And my heart breaks once again that week…

I look back at him, through the tears that are already starting to well up in my own eyes, and I wonder just what has happened to our society that leads to my witnessing grown men crying out of sheer desperation.

This isn’t a one off situation. It’s been occurring, here at Doorway, more and more frequently over the last few months. I’ve become somewhat hardened, over the years, to the complex issues that I face every week, but even I wasn’t prepared for the constant emotional battering that I am currently experiencing.

The experts tell you not to take your work home with you. Not to let it affect your home life. To switch off and forget. But you can’t just forget the sadness, the anger, the frustration and the despair that resonates around you. You automatically absorb it and then it just sits there, silently festering, whilst you become more and more cynical about the society you live in.

He’s been coming to our drop-in sessions for years. He is one of those guys who can entertain with his stories, the kind that you could listen to for hours. He’s had a really rather eventful life. But now he is paying for it. Now I’m not a medical person, I don’t fully comprehend the condition. He’s tried to explain to me how he has a degenerative sight condition but all I can see is the shame behind his eyes. He doesn’t want to be a burden, he doesn’t want us to feel sorry for him, he doesn’t want to have to rely on benefits.

He’s still on his knees. Words pour out from his mouth like “benefits stopped”, “fit to work”, “tribunal”, and “court”.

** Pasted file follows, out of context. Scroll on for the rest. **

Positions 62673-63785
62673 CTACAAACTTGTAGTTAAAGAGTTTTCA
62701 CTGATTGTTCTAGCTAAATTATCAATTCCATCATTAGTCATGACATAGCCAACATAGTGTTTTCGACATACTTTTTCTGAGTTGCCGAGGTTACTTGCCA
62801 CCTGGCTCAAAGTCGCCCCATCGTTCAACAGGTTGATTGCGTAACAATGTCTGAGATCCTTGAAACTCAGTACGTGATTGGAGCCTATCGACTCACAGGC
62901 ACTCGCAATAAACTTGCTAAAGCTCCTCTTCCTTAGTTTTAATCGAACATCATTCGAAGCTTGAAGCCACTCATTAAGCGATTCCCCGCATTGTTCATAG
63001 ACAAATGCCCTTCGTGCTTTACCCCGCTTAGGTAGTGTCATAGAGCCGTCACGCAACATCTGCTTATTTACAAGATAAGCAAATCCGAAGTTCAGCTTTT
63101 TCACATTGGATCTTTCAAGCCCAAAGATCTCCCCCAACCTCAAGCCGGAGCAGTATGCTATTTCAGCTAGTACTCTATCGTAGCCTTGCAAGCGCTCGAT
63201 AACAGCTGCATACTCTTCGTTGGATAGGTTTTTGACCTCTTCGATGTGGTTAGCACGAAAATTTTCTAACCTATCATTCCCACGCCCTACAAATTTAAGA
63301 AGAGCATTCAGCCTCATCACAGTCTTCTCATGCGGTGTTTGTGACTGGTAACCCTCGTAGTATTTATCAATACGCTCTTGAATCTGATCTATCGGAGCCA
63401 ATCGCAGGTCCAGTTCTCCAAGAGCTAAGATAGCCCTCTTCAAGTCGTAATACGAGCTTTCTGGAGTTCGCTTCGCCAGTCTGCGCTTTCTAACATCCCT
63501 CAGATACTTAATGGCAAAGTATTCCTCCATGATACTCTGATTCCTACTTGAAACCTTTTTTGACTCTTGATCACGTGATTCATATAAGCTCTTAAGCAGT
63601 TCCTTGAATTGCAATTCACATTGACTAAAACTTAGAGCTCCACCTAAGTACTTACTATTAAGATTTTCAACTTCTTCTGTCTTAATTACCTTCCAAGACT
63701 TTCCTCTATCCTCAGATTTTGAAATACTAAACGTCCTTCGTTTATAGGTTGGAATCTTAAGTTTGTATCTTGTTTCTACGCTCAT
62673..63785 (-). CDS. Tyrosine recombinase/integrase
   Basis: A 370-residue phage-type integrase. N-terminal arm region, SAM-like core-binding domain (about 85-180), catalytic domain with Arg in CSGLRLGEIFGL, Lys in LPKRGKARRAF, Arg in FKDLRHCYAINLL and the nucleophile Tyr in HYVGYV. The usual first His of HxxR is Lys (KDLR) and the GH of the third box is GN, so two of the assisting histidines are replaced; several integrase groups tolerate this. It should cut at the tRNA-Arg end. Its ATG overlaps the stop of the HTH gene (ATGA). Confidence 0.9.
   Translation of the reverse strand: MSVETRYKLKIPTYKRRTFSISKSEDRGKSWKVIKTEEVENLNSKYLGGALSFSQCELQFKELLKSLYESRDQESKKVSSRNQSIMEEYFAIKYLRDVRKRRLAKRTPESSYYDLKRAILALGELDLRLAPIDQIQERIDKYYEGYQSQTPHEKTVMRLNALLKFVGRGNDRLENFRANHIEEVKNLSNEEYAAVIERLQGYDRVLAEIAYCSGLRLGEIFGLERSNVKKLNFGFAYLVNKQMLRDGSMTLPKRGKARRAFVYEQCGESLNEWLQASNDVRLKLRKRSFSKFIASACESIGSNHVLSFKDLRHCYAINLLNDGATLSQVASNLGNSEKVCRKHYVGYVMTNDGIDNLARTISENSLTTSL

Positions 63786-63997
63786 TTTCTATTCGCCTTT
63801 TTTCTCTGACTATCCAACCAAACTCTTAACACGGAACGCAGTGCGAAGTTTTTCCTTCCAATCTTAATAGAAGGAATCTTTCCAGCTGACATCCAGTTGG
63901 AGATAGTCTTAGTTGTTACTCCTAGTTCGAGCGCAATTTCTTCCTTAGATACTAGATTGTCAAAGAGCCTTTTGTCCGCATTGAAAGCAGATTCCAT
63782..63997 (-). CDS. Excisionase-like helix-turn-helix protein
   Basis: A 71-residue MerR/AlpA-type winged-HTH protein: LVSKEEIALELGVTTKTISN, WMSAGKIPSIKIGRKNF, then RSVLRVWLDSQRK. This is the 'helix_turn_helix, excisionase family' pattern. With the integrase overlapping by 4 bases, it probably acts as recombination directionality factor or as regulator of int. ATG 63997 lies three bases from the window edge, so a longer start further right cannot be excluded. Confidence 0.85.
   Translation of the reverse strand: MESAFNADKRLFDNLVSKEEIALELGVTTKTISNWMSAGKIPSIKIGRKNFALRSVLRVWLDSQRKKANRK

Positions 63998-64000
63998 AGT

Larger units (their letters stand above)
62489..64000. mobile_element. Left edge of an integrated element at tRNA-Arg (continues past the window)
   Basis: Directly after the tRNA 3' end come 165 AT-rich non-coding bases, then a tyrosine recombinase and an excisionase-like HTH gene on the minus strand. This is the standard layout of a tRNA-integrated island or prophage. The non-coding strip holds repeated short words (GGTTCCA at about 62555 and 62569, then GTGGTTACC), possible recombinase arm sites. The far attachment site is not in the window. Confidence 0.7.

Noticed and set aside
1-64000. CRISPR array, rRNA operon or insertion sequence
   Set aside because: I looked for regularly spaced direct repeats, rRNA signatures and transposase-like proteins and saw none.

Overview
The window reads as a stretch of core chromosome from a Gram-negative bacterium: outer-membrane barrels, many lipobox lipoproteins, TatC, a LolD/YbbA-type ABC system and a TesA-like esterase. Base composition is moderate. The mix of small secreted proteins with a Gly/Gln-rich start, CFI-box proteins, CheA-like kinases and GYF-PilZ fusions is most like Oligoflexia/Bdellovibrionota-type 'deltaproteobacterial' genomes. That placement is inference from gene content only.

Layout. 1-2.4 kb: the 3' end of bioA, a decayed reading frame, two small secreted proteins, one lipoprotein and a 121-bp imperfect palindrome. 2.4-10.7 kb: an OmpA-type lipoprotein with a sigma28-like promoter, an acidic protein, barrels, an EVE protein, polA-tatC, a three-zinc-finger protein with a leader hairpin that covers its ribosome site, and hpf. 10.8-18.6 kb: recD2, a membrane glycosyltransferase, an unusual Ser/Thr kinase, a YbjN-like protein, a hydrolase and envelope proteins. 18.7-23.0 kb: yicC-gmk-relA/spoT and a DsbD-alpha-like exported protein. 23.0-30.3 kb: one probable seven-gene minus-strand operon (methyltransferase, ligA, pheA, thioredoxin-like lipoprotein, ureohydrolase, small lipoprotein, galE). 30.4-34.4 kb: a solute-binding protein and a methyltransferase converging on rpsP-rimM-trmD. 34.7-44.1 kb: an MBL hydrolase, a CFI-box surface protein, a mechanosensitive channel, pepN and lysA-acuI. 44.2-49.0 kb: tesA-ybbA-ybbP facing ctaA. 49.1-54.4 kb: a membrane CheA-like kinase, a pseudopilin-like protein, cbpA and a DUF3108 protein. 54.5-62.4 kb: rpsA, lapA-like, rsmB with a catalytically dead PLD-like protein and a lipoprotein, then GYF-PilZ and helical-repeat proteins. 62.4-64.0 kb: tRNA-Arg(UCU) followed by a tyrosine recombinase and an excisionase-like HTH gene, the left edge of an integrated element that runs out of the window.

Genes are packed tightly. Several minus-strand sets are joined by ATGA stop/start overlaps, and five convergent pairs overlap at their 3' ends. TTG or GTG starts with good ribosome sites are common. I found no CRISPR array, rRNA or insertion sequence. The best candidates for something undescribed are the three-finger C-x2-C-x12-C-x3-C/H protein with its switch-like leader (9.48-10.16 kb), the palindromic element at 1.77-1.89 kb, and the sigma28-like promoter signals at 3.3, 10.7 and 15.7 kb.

I reel backwards in shock. They are claiming that he is fit to work although he is nearly blind. They have stopped his benefits. He has to go to court, for a tribunal, after his appeal failed.

And suddenly I understand. The humiliation of having to go to court. The mental health issues from the worry of the way the system has been slowly grinding away in the background for months. He hadn’t told us what was happening. He was ashamed to ask for help.

They say that ‘a perfect storm’ is coming.  A combination of factors including falling incomes, rising costs of living, increasing unemployment, a lack of decent jobs and the proposed benefit cuts will affect those who are already the most vulnerable in our society. It will be devastating and catastrophic and it will affect more people than can be imagined.

The Welfare Reform Act 2012 received Royal Assent to become law in March last year and legislates for the biggest change to the entire welfare system for over 60 years. The Department for Work and Pensions (DWP) claims that it will “make the benefits and tax credits systems fairer and simpler by: creating the right incentives to get more people into work; protecting the most vulnerable in our society; delivering fairness to those claiming benefit and to the taxpayer.”

Whilst many agree that the welfare system simply hasn’t worked, there is currently a public outrage amidst a common belief that the DWP claims are untrue and that the result of the welfare reform, this year, will drive many more people into poverty without delivering the projected economic recovery.

More and more people have already being driven into debt, hunger and homelessness and from April millions more will be hit by the bedroom tax, cuts in council tax benefits, the ending of disability living allowance, the benefit cap, to name just a few of the reforms.

And so I look down at him, still on his knees in front of me, and I wonder just how those who make the decisions can sleep at night. I see the real life people. The human beings, not the statistics. And I watch grown men cry.

Note: Doorway is a drop-in centre (and so much more) for homeless and vulnerably housed people based in Chippenham but serving the entire north of Wiltshire.

Posted in Alcohol, Benefits, Charity, Chippenham, Homelessness, Mental Health, Welfare Reform, Wiltshire | Tagged , , , , , , , , | Leave a comment